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Archaeology & Knitting

Dec 31, 2013

Knitted cotton stocking with garter-stitch heel flap excavated at the colonial town of Magdalena de Cao Viejo in Peru. Photo by Meredith Keffer.

The discoveries made by PieceWork’s indomitable contributors constantly amaze me. Those presented in the January/February 2014 issue, our eighth annual issue on historical knitting, are no exception. Three articles deal with knitting brought to light in archaeological excavations, and each is accompanied by a project inspired by the article.

A cap discovered during the 1995 underwater archaeological excavation of the General Carleton, which sank in 1785 off the coast of Poland. The handknitted cap most likely was commercially made in Yorkshire, England, from dyed and natural wool yarn. Collection of the Polish Maritime Museum, Gdańsk, Poland. (CMM-HZ-2719). Photo courtesy and © of the Polish Maritime Museum.

Carrie Brezine takes you to the north coast of Peru, where “[e ]xcavations of the colonial town of Magdalena de Cao Viejo have provided another textile first: the first material evidence of knitting in the Americas” (“The Oldest Knitting in the New World”). Half a world away, M. Elaine MacKay discusses mariners’ clothing recovered in the excavation of a Basque whaling station in Red Bay, Labrador (“Wool, Whaling, and the Red Bay Burial: Resurrecting a Sixteenth-Century Basque Whaling Cap”). And Penelope Lister Hemingway writes of the ill-fated London-bound English merchant ship General Carleton, which sank in a storm off the coast of Poland in 1785. Two centuries later, after a scuba diver discovered the wreck, the Polish Maritime Museum in Gdańsk spent several seasons exploring it and salvaging artifacts, including numerous articles of knitted clothing (“Knitting from the Ocean Floor: Treasures from the General Carleton”).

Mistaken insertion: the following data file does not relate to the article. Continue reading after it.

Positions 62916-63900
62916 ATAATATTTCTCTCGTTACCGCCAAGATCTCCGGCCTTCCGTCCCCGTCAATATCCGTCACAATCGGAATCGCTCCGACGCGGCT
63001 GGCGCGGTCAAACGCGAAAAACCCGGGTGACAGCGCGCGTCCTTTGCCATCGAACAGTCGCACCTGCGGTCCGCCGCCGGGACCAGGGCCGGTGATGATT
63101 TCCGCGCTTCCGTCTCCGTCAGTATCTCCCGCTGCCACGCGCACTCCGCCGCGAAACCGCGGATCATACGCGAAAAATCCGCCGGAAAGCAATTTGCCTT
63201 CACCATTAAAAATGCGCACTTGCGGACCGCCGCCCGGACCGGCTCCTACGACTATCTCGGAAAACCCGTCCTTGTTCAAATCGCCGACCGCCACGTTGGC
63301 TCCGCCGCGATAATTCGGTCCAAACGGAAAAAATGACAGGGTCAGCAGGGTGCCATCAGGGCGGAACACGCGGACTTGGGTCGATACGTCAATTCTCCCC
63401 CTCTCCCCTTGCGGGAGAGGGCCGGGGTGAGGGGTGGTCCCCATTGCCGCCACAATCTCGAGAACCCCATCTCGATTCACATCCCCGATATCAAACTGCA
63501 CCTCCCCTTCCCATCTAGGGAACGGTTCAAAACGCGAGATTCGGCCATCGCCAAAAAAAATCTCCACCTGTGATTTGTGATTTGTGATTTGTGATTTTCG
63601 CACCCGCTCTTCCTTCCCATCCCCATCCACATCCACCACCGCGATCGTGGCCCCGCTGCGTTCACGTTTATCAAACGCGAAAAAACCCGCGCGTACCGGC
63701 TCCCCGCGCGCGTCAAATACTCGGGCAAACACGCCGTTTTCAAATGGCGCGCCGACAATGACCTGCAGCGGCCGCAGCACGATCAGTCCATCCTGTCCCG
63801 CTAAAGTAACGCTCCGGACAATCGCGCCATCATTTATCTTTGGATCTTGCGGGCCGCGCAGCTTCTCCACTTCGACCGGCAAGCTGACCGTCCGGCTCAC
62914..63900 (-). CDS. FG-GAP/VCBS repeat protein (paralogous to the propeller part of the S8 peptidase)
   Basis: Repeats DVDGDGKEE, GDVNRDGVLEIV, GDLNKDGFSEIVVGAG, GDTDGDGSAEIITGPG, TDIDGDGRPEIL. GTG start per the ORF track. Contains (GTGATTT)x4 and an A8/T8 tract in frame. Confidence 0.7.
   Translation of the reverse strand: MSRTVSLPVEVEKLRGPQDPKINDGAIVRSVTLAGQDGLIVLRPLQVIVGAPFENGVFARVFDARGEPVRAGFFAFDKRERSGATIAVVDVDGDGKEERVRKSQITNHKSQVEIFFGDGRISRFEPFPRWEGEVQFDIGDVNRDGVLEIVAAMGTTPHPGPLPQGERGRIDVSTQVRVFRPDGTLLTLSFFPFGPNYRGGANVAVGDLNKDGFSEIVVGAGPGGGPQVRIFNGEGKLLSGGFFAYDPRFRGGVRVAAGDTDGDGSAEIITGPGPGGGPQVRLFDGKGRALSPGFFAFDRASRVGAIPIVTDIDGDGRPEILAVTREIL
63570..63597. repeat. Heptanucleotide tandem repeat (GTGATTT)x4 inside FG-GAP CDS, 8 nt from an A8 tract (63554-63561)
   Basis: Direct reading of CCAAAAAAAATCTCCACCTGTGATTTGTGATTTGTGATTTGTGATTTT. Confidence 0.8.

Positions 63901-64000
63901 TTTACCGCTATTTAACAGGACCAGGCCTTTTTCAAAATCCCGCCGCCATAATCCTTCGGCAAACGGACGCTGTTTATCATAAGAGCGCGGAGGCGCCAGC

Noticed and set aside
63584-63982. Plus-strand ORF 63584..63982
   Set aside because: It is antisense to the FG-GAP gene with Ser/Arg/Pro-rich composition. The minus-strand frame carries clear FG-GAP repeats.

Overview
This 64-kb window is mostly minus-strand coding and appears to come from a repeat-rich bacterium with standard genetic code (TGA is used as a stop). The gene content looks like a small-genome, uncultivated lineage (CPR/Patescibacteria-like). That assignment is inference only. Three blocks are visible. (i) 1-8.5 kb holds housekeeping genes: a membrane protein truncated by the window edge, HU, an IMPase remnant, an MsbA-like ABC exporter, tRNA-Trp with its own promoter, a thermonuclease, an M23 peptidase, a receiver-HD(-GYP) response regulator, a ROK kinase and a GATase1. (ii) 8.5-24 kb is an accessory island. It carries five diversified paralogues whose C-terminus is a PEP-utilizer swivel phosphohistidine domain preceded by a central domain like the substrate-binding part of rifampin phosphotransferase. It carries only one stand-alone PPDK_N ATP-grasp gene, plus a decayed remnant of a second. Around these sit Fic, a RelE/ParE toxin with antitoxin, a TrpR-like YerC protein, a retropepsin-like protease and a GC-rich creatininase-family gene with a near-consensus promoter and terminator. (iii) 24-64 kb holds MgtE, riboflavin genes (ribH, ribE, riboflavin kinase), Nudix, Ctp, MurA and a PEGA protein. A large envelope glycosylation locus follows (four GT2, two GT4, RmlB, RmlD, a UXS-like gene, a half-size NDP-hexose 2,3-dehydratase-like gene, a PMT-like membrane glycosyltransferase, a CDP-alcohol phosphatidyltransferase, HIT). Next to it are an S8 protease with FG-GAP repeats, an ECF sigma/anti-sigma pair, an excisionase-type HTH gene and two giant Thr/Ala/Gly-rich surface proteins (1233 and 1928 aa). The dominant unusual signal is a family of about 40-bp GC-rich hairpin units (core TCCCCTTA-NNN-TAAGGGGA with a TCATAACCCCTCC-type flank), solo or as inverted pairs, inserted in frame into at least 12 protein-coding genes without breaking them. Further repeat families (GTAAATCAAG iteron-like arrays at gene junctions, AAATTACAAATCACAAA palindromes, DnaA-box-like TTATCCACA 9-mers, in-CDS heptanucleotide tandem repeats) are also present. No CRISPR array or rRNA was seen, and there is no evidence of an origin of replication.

Chris Bridle recounts events from the lives of Basque whalers in Red Bay, Labrador, as part of his work at Parks Canada. His attire, including his knitted cap, was based on textiles excavated from the burial site. Photo by and courtesy of Loretta Decker.

The Red Bay and General Carleton excavations are unusual in yielding rare examples of workingmen’s clothing, which ordinarily would have been worn until they wore out. Most surviving examples of historical clothing belonged to royalty or the well-to-do.

Each issue of PieceWork celebrates the rich history of knitting. Take a look at the 8th annual Historical Knitting issue for a preview. Or subscribe and don’t miss a single issue.

 

My very best wishes for a New Year filled with joy!


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